A Living City
DraGonnet invites us to see an ideal urban environment
We feature a lot of modern architecture fans on Minecraft.net. So today we thought we'd mix things up! By interviewing one of Modern architecture's enemies.
“Modern architecture is usually really boring: everything is grey and flat,” says today’s featured builder, DraGonnet. That’s why he decided to build his own futuristic city, Ender, and fill it with beautiful glass buildings, countless sparkling water bodies, and greenery as far as the eye can see.
This build was inspired by the works of Belgian architect Vincent Callebaut, who focuses on sustainable and environmentally-focused design. DraGonnet tells me that he loves the idea of “cities filled with plants and renewable energies, and more generally, everything that's ecological and futuristic is an inspiration for me. I hate building squares!”
A brave move to focus on curves in a game that only gives you cubes to build with! But DraGonnet pulls it off wonderfully, creating a map where no two buildings look alike – but none of them are rectangular. And attention is also given to the smallest of details. Flags flutter in the wind and houses feel lived in, with coffee cups, bookshelves, and, of course, house plants.
“I’ve been working on this the last three or four months,” DraGonnet says. “I’ve played roughly 360 hours in that server and it was mostly in the city.”
His favourite buildings so far are the senate and the office building.
“These two are quite different,” he explains. The senate is the building shaped like a water droplet – very appropriate for all the rivers and lakes in the city. Plus, the decorations near its base look almost leaf-like, as though it’s a crystal seed sprouting up from the ground. “I’ve already worked a lot with buildings that shape on previous projects because it’s one of my favourite shapes,” DraGonnet says.
Next door, the office building stands out for its triangular shape – most of its neighbours have no corners at all. “It was much more difficult to create as I did not have a lot of space there. “The main difficulty was to ensure that all the three sides look good at the same time. I can tell you that it was a thorn in my side!”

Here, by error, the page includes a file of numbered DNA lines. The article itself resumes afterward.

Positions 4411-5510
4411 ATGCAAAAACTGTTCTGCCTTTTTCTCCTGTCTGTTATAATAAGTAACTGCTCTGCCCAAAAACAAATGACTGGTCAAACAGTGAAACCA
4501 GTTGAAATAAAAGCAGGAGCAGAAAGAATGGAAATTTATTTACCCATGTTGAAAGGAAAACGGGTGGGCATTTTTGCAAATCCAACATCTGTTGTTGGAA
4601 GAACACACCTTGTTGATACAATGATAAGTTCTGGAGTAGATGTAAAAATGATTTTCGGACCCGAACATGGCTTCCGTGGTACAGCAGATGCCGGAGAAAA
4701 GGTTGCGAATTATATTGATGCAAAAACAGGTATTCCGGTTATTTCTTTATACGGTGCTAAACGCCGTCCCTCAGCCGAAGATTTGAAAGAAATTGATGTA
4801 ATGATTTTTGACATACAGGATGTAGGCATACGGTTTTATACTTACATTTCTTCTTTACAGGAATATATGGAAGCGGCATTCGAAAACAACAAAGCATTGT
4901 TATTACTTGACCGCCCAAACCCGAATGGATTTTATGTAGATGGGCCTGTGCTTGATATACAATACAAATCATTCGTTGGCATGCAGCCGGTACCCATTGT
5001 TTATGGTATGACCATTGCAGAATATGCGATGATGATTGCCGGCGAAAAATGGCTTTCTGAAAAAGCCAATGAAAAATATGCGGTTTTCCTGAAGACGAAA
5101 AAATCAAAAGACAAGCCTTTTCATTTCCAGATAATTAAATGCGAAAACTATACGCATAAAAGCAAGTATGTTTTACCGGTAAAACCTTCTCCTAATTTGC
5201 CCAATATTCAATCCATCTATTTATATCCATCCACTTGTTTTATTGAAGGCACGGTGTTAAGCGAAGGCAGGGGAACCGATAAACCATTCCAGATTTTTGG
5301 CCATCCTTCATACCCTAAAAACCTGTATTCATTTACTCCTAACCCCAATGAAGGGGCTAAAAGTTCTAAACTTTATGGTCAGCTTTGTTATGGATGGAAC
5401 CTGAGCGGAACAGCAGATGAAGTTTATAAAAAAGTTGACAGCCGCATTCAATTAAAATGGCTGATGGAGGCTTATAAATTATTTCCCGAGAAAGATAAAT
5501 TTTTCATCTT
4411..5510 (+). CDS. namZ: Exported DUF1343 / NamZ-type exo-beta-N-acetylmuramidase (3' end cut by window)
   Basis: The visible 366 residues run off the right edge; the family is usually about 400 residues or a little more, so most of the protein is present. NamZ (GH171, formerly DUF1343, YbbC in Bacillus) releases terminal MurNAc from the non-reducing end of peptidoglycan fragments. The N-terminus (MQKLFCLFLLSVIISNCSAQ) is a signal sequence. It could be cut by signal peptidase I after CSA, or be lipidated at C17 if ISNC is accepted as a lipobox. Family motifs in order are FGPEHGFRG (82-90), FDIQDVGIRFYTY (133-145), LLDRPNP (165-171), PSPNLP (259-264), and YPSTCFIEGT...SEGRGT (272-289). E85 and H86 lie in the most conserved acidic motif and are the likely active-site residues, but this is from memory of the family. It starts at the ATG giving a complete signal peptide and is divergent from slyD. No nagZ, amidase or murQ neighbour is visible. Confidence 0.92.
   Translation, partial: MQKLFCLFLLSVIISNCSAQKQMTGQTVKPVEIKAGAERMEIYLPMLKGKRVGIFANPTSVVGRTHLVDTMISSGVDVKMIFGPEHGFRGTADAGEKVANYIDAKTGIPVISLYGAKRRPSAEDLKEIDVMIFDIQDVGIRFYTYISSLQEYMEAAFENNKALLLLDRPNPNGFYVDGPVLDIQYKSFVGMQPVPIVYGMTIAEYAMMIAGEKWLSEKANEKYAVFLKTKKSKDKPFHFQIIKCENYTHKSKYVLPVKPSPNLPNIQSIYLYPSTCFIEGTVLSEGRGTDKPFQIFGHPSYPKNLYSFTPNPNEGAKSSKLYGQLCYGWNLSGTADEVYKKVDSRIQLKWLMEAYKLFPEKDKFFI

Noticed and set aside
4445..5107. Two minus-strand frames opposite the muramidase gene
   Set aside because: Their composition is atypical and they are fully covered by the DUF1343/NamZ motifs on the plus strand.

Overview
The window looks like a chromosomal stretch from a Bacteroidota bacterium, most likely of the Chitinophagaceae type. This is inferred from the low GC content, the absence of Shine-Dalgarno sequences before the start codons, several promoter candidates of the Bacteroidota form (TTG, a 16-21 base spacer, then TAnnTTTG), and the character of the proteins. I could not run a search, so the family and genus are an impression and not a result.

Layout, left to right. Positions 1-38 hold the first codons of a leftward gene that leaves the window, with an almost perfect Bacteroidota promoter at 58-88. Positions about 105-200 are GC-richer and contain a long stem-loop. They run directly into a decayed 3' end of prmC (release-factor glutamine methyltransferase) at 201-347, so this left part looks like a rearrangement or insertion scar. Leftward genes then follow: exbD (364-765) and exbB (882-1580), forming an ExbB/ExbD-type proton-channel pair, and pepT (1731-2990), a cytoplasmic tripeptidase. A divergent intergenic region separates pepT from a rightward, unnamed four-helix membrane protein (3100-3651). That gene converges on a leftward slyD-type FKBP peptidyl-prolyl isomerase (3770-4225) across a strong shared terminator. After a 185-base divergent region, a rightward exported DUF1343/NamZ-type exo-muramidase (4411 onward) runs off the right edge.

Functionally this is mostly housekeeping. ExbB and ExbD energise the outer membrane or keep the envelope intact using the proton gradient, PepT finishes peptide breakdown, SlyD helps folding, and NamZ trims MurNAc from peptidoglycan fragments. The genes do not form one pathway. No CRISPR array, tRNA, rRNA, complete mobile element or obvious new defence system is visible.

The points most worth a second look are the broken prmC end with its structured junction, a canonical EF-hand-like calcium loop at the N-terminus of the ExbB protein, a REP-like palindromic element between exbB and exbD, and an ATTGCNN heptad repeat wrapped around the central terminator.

Though it might have more points than most of the buildings, it blends in thanks to the shrubbery that grows from the balconies, which is a key part of all the city’s structures. These natural elements are just as important to DraGonnet – and as pretty! The fruit trees are especially good for adding some sparks of yellow and pink among the blues and greens of the buildings.
“I started this map with just a unique building,” he says, “but it felt a bit flat so I started adding to it – little cliffs, vines, and orchards. Then I thought that I could continue to build around this.”
DraGonnet has a lot planned for the future of his city. “The next objective is to add a lot of new towers in the city centre, then more residential areas. The city will sit in the middle of an island, with a large part under sea-level, but protected by a large seawall, like a second Atlantis.” Gultp. Let’s hope that it won’t end up sharing the same fate as that sunken city...
“I will also add transparent tubes in which people will be able to travel,” he says. “Futuristic ships and spaceships will complete the picture to add a bit of life, and the last thing is maybe the most exciting for me: I’ll work on adding a lot of Easter eggs in the map that people who visit it could try to find.” No spoilers as to what those might be – DraGonnet wants it to be an adventure for players, who are welcome to jump in at amberstonedream.com.
Hopefully these intrepid explorers won’t get lost in Ender’s blend of vegetation and metropolis – but if they do, at least there’ll be fruit to eat and water to drink!
Renders by the brilliantly named SoggySpartan